Diplomatic and Economic Confrontation: Chavez Versus Bush
Diplomatically and economically, President Chavez has gained the upper hand over the Bush Administration.
No country in Latin America supports Washington’s proposals to intervene, boycott or exclude Venezuela from regional trade, investment or diplomatic forums. No country has broken diplomatic, economic or political relations with Caracas – nor has the US, despite strong moves in that direction by Bush in March 2008 (by labeling Venezuela a ‘terrorist’ country). Even Washington’s principal vassal state, Colombia, shows no enthusiasm for shedding its $5 billion dollar food and oil trade with Venezuela to accommodate Bush. Chavez has successfully challenged US hegemony in the Caribbean. Through Petro-Caribe, numerous Caribbean and Central American states receive heavily subsidized oil and petroleum products from Venezuela, along with socio-economic aid in exchange for a more favorable diplomatic policy toward Caracas. The US no longer has an automatic voting bloc in the region following its lead against a targeted country.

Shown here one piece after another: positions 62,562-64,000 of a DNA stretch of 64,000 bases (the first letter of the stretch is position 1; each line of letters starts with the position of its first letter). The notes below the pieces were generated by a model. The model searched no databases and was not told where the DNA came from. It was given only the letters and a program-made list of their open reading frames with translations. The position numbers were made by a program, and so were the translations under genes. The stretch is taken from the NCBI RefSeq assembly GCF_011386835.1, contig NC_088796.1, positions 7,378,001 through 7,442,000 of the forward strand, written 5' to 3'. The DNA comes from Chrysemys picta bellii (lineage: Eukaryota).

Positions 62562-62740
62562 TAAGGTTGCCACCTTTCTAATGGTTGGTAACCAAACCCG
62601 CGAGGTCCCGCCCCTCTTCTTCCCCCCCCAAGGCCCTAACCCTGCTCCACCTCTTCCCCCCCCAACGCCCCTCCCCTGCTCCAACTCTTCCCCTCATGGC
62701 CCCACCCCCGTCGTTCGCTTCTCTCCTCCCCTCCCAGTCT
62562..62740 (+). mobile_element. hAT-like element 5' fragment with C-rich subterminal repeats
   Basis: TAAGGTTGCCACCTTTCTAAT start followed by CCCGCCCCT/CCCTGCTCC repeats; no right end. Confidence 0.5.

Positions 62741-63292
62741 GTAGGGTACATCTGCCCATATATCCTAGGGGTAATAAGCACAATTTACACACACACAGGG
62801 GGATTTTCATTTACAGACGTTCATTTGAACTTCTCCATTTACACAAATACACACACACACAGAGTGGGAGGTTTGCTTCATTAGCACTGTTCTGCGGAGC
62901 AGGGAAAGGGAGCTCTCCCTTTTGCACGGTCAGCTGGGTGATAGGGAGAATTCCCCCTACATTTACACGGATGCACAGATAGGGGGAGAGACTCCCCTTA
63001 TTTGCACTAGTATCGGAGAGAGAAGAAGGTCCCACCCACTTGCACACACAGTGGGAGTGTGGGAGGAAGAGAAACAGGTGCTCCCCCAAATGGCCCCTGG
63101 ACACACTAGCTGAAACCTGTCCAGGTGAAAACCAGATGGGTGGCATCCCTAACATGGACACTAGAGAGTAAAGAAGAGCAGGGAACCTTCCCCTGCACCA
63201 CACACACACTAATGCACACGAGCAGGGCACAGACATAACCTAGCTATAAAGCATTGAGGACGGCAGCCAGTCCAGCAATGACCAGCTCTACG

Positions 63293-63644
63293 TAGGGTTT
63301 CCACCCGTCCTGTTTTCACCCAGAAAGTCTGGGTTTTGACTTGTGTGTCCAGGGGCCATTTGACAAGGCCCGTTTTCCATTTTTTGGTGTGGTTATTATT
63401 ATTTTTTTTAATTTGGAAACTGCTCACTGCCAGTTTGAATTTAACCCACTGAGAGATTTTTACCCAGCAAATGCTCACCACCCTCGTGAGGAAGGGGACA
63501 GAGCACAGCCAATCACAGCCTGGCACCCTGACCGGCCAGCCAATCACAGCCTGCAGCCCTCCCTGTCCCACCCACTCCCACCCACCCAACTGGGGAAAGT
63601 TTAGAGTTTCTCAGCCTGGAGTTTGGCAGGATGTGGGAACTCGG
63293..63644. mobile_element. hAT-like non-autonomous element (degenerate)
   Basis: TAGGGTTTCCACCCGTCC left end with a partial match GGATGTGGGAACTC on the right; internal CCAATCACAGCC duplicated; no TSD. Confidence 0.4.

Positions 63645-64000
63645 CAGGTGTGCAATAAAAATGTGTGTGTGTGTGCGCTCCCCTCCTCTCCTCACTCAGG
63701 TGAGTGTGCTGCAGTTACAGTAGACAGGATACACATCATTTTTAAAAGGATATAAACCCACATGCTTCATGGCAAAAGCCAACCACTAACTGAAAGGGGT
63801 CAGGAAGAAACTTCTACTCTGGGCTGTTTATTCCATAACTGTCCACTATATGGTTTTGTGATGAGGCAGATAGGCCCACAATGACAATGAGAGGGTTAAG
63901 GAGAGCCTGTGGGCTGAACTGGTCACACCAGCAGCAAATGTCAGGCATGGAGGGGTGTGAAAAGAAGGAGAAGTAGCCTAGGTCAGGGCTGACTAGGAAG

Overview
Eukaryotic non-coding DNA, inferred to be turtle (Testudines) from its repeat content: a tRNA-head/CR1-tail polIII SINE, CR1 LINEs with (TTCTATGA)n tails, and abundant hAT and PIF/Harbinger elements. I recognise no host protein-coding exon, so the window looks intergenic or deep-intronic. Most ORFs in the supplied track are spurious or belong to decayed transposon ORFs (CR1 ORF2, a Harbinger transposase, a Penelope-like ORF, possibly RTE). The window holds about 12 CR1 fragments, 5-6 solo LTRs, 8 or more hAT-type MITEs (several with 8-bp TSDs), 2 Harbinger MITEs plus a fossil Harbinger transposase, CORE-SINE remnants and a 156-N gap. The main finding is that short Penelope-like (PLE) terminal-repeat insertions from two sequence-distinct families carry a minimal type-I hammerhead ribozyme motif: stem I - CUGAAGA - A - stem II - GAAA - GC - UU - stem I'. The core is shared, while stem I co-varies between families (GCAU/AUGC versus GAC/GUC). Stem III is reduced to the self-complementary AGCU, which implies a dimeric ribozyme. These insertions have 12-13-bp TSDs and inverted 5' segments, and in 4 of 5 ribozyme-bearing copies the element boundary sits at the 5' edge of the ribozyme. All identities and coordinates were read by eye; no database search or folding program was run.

The Venezuelan government has successfully contributed to the demise of the US-led Free Trade for the Americas (ALCA) proposal and has substituted a new Latin American free trade agreement (ALBA) with at least 6 member states. Venezuela’s proposal for a Latin American Bank of the South, to bypass the US influenced IDB (BID) has been launched and has the backing of Brazil, Argentina and a majority of the other Latin American states.43
Washington’s arms embargo, that included Spain, has been a failure, as Venezuela turned to arms purchases from Russia and elsewhere. Washington’s effort to discourage foreign investment, especially in oil exploration is a complete failure, as China, Russia, Europe, Iran and every major oil producer has invested or is currently negotiating terms.